Now, there is quite a lot of cask beer that is produced that conforms to this, but there is also quite a lot that certainly does not. Much cask beer is in fact conditioned in tanks under extraneous CO2, racked with nearly no yeast in it but with a reasonable amount of carbonation, sealed in the cask, rolled out of the brewery door and delivered to a pub. Within hours this beer can be served without any conditioning and very little settling time.

True cask conditioned beer is racked direct from fermenting vessel into cask and will have a very healthy yeast count. The down side of this is that it will not drop bright so quickly and takes considerably more care from the cellarman. Also, the beer should really be kept at the brewery for a week or so to allow the secondary fermentation to occur. Many breweries much prefer to fill the cask the day before delivery or even on the very same day. Many breweries have neither got the spare casks or space to store them at the correct conditioning temperature.

I would postulate that a large proportion of cask beer really is not "real ale" as defined by CAMRA and I certainly think that the whole issue is far more muddy than some would like to assert.

As for CAMRA and keg I'm not at all sure it makes much difference. Cask beer will be around for some time as will CAMRA. "Craft keg" or whatever you want to call it seems to have a growing acceptance amongst a younger group of beer drinkers. If perhaps the "no" camp, as represented by Pete Alexander's piece in Beer2, is happy to continue to "foster good relations" then why should CAMRA do anything more?

Having said that, I'm also a fan of keg as an option, this does mean I'm sensitive to the inevitable anti-keg factions that really do exist. I'm still considering the very good article in Beer and am likely to have more to say. Whatever side of this particular thought process you might be, it's a grand debate that is unlikely to go away either.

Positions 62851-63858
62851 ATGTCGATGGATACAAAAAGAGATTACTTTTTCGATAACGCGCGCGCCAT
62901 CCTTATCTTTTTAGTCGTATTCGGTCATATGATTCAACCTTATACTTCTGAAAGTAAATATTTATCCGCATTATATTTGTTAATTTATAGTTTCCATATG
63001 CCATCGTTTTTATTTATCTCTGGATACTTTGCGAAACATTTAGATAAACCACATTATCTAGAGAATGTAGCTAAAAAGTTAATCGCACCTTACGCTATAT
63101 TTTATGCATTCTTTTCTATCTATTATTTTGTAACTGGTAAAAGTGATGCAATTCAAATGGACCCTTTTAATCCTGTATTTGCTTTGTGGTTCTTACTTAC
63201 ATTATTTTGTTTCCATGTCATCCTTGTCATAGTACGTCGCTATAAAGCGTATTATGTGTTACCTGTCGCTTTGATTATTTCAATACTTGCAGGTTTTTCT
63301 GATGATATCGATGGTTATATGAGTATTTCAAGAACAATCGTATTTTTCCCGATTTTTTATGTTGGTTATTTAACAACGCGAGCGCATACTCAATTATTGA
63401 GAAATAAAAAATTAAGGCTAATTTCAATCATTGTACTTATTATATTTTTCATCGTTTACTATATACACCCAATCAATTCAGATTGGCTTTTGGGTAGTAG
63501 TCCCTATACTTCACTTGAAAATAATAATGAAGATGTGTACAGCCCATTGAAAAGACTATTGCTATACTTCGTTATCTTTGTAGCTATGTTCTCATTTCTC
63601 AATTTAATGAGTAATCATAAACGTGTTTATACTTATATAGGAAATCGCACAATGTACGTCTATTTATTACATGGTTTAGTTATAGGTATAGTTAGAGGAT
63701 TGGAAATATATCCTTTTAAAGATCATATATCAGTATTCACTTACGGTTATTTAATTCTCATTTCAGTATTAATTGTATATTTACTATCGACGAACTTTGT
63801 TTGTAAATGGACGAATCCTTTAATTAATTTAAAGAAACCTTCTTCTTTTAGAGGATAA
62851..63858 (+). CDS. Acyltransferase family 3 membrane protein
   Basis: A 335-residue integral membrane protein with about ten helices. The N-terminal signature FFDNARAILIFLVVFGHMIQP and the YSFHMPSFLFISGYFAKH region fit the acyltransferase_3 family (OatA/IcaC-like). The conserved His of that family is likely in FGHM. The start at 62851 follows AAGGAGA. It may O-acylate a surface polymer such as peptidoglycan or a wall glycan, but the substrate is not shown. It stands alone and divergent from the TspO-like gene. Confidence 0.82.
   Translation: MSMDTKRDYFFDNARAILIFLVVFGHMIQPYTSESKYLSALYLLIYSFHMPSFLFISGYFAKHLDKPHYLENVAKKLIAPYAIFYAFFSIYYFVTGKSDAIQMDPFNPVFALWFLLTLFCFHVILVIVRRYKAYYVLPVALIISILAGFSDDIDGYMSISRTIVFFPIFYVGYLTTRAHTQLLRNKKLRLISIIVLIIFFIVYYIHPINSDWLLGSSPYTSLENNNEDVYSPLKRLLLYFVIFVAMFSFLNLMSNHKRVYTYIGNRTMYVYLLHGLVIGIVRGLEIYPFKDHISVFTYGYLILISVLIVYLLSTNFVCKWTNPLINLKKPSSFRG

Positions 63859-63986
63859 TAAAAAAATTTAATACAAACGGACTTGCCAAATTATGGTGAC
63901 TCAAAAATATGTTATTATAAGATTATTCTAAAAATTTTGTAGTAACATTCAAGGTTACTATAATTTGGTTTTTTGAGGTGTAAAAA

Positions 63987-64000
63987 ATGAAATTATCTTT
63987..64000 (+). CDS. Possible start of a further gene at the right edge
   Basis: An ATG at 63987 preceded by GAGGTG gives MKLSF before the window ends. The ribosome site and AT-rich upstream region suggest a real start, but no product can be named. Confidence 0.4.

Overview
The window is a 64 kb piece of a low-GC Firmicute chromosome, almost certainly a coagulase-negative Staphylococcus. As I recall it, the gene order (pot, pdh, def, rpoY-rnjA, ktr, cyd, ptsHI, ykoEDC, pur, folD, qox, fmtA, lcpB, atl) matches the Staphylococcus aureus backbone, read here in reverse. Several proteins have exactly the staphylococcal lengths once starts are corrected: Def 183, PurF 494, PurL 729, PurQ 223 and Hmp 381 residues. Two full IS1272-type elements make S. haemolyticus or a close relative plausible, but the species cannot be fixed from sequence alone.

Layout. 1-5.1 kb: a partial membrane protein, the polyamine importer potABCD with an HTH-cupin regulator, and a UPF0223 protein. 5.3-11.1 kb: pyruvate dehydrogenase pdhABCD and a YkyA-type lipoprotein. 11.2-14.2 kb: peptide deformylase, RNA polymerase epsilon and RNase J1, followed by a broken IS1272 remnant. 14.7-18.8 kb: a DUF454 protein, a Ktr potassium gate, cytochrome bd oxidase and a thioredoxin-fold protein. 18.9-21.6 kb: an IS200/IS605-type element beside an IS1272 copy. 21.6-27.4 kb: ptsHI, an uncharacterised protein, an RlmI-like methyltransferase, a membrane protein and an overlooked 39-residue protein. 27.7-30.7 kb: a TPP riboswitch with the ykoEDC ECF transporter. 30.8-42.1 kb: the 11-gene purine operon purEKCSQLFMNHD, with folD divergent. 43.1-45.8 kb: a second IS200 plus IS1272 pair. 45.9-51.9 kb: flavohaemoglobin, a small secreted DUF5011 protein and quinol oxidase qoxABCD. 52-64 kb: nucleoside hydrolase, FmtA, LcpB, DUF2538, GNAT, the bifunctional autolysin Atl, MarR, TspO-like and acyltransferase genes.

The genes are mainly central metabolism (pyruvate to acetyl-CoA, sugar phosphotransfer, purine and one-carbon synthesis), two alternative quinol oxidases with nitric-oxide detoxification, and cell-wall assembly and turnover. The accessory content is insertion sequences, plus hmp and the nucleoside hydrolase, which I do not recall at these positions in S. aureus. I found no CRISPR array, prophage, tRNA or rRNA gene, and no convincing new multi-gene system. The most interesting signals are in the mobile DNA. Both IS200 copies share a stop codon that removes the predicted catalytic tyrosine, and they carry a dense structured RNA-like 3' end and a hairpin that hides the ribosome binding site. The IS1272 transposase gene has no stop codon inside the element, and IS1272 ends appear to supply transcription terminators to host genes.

2The picture in this post is stolen from CAMRA's very good Beer magazine. I suspect I'm breaking a copyright law somewhere, sorry guys.

Sunday, 8 May 2011

Beer Dinner at The Kirkstile Inn

There are a number of pubs around Cumbria which I have always held in high esteem. The Kirkstile Inn is one such establishment. They manage to retain a high turnover by delivering quality food and drink with a competent level of service. There are none of the usual distractions of gaming machines, juke boxes or pool tables as an attempt to draw in extra trade. It's true that the location is somewhat idyllic and in contrast to our own experiences of pub ownership, this one is easily accessible from major cosmopolitan1 conurbations.

At our last beer dinner we had a number of Cumbrian beer industry movers and shakers. One such individual was the modest and highly likeable Roger Humphries, who owns both The Kirkstile Inn and Cumbrian Legendary Ales. He was so impressed at our first dinner that he asked us to do something similar on the first night of his beer festival.